TidyBoard, Kickstarter

Transferring food from the cutting board to the bowl—or scraps to the compost bin—can get a little messy, especially if you’re dealing with something that has a tendency to roll off the board, spill juice everywhere, or both (looking at you, cherry tomatoes).

The TidyBoard, available on Kickstarter, is a cutting board with attached containers that you can sweep your ingredients right into, taking the mess out of meal prep and saving you some counter space in the process. The board itself is 15 inches by 20 inches, and the container that fits in its empty slot is 14 inches long, 5.75 inches wide, and more than 4 inches deep. Two smaller containers fit inside the large one, making it easy to separate your ingredients.

Though the 4-pound board hangs off the edge of your counter, good old-fashioned physics will keep it from tipping off—as long as whatever you’re piling into the containers doesn’t exceed 9 pounds. It also comes with a second set of containers that work as strainers, so you can position the TidyBoard over the edge of your sink and drain excess water or juice from your ingredients as you go.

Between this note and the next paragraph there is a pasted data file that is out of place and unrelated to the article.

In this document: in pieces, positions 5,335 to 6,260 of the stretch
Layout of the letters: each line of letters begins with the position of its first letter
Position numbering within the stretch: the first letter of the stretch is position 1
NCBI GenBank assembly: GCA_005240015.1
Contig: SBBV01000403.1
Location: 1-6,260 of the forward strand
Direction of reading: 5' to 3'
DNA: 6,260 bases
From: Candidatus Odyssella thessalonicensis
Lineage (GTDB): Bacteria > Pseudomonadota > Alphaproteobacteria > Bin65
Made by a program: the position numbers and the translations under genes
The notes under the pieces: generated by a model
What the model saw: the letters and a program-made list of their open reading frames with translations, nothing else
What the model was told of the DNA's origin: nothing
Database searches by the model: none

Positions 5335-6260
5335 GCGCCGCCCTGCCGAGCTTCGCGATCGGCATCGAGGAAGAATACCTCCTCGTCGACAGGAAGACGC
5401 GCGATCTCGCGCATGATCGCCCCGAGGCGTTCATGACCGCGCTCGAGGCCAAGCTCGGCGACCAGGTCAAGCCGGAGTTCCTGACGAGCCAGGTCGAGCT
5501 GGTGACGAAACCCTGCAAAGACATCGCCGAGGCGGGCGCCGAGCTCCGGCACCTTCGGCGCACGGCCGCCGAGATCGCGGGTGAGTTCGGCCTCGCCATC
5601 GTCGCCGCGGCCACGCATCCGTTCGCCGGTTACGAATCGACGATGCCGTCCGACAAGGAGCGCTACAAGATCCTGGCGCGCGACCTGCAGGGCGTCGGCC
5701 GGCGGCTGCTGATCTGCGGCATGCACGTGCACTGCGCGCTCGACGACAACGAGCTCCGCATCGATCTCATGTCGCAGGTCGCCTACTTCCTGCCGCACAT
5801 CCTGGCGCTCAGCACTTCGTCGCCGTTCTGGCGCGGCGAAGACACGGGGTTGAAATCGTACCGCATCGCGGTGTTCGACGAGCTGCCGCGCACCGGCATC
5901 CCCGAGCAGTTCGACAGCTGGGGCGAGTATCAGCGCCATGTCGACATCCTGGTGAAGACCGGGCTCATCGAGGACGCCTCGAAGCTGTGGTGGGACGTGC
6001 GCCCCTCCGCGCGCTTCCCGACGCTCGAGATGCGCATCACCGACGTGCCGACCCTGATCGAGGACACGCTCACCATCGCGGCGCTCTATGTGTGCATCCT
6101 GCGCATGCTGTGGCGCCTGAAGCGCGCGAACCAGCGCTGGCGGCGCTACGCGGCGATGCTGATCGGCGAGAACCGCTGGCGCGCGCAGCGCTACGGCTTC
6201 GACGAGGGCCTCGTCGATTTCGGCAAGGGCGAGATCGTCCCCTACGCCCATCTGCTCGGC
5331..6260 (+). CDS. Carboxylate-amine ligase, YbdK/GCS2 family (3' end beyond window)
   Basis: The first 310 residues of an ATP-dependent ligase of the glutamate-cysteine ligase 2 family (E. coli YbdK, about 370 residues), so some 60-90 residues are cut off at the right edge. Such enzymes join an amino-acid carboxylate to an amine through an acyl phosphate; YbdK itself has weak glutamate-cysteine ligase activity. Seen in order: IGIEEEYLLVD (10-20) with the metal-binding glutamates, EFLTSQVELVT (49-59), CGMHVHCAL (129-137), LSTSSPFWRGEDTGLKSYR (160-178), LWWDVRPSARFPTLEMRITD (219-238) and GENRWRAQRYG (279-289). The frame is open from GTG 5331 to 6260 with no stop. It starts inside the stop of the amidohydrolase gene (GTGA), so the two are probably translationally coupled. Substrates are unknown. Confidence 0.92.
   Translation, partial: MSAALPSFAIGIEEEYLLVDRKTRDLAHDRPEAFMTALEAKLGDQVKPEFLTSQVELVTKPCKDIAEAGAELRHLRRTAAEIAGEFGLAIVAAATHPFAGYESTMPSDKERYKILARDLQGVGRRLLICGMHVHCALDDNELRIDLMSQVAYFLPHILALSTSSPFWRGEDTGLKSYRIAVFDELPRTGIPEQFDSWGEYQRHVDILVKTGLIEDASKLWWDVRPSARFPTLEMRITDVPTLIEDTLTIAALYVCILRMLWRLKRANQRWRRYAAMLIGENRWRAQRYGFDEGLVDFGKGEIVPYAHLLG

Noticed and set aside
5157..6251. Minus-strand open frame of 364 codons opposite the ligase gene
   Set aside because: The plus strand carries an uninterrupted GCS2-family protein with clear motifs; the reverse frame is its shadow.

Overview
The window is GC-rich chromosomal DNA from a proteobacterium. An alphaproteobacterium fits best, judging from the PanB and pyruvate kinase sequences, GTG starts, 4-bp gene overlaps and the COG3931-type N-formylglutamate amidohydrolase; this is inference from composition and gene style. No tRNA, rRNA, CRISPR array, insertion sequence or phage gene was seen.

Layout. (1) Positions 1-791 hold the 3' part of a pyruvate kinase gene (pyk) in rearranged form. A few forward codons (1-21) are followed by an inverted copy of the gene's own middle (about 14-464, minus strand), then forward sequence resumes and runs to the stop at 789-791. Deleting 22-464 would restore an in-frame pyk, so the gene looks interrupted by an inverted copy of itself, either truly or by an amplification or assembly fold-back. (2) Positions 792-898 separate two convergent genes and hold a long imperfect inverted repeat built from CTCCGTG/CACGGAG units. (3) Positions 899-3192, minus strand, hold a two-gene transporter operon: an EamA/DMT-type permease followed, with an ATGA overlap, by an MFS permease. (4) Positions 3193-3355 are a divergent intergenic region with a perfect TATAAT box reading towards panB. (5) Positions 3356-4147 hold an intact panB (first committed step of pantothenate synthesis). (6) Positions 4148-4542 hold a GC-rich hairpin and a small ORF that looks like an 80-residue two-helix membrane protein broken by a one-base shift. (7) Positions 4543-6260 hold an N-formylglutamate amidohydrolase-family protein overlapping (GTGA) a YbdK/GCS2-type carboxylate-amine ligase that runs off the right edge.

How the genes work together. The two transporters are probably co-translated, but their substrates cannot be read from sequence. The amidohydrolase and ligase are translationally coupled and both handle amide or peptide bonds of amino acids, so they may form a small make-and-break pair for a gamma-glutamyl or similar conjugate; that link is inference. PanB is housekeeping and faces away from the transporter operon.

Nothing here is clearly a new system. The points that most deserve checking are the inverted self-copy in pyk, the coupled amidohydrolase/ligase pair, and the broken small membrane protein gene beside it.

You can store food in the smaller containers, which have matching lids; and since they’re all made of BPA-free silicone, feel free to pop them in the microwave. (Remove the small stopper on top of the lid first for a built-in steaming hole.)

tidyboard storage containers
They also come in gray, if teal isn't your thing.
TidyBoard

Not only does the bamboo-made TidyBoard repel bacteria, it also won’t dull your knives or let strong odors seep into it. In short, it’s an opportunity to make cutting, cleaning, storing, and eating all easier, neater, and more efficient. Prices start at $79, and it’s expected to ship by October 2020—you can find out more details and order yours on Kickstarter.

This article contains affiliate links to products selected by our editors. Mental Floss may receive a commission for purchases made through these links.

The Racist Origins of 7 Common Phrases

Rasmus Gundorff Sæderup, Unsplash
Rasmus Gundorff Sæderup, Unsplash

Even the most nonsensical idioms in the English language originated somewhere. Some terms, like silver lining and tomfoolery, have innocuous roots, while other sayings date back to the darkest chapters in U.S. history. While these common phrases are rarely used in their original contexts today, knowing their racist origins casts them in a different light.